The FBI now has the powers to hack computers anywhere around the world, the Intercept reports. The US Supreme Court approved changes to regulations that make it easier for the Bureau to hack into computers that will take effect in December, unless Congress enacts opposing legislation.
Until now, warrants issued by US judges couldn’t authorise hacking into a computer “if the investigator didn’t know where the computer was—because it might be outside his or her jurisdiction.”
Under the new rules, however, warrants can be issued that cover search or seizure of any electronic device, regardless of its location, “if the target of the investigation is using anonymity software like Tor to cloak their location.”
Additionally, the ruling expands the FBI’s powers to hack into computers that have previously been hacked, like those infected in a botnet – a network of hacked computers used like “zombies” in cyber attacks.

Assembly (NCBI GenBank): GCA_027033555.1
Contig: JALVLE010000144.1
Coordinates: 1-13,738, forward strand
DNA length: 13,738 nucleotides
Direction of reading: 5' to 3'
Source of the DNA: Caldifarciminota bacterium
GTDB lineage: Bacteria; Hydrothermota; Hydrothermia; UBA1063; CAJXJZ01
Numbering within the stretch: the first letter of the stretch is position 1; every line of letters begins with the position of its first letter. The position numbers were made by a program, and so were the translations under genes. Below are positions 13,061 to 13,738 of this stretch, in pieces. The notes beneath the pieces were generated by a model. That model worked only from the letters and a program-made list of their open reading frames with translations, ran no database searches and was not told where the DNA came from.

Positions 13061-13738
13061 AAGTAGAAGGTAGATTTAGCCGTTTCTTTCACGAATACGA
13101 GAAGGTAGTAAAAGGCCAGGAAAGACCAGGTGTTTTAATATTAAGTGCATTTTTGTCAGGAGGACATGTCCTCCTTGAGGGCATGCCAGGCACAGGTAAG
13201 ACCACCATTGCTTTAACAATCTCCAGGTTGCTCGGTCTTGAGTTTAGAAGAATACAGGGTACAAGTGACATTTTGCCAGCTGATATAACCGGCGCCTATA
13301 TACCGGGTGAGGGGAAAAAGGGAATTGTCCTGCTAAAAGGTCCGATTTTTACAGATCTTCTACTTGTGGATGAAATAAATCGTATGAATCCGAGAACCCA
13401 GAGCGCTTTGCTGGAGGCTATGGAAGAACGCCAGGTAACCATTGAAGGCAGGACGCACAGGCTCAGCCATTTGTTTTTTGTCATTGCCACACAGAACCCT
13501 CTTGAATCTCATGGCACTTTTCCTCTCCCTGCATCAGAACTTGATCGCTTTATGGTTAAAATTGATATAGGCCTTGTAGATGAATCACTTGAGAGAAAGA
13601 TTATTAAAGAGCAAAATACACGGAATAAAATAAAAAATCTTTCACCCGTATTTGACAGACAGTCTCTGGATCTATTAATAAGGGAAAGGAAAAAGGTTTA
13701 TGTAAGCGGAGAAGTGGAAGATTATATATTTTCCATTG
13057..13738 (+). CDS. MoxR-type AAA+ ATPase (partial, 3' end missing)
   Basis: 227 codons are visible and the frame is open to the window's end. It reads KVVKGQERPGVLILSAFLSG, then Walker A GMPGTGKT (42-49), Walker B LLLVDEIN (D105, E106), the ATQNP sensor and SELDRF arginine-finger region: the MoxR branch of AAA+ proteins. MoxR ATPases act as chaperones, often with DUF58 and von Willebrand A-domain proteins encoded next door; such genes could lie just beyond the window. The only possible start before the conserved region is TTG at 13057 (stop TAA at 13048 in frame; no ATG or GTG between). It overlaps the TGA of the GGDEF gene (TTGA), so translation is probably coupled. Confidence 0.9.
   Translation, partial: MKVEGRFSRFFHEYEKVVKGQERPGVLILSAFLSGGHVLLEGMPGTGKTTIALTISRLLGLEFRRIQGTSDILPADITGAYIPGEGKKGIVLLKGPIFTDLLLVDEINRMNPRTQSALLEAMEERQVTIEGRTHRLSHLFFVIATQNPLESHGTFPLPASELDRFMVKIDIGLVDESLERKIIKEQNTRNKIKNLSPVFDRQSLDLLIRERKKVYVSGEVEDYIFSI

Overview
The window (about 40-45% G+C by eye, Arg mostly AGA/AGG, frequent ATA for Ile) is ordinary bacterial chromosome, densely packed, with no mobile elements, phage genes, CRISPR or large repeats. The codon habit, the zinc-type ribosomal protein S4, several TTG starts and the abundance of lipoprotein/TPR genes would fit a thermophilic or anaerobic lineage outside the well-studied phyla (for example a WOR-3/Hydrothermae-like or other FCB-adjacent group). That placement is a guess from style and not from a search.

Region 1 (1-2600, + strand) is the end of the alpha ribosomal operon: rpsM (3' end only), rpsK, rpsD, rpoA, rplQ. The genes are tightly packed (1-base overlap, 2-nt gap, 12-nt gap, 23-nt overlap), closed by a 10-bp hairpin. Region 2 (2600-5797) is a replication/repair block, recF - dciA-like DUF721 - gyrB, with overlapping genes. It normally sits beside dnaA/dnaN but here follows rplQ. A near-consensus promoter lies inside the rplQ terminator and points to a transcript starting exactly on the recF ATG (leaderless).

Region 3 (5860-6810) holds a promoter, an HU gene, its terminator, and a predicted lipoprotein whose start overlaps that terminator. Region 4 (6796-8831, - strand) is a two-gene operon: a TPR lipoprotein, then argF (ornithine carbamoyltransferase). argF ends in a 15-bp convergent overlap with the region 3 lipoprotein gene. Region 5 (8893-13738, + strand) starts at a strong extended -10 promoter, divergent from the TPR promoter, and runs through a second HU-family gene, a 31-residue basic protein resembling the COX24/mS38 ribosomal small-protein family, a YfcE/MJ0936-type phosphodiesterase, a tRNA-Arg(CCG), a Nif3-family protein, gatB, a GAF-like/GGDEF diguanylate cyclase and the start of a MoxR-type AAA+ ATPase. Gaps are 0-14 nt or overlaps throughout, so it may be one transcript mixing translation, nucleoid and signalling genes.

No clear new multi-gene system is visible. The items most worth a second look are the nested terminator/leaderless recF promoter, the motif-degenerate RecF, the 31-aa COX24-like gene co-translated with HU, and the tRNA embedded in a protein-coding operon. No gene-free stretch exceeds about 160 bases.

The rule change was pushed for by the US Justice Department, who advocated for it claiming that it was a procedural change needed to deal with the challenges of the digital age.
Privacy advocates have opposed the change, with Kevin Bankston, director of the Open Technology Institute, saying: “Whatever euphemism the FBI uses to describe it—whether they call it a ‘remote access search’ or a ‘network investigative technique’—what we’re talking about is government hacking, and this obscure rule change would authorize a whole lot more of it.”
The Justice Department responded to criticism saying that it would not authorise searches more extensive than those already allowed.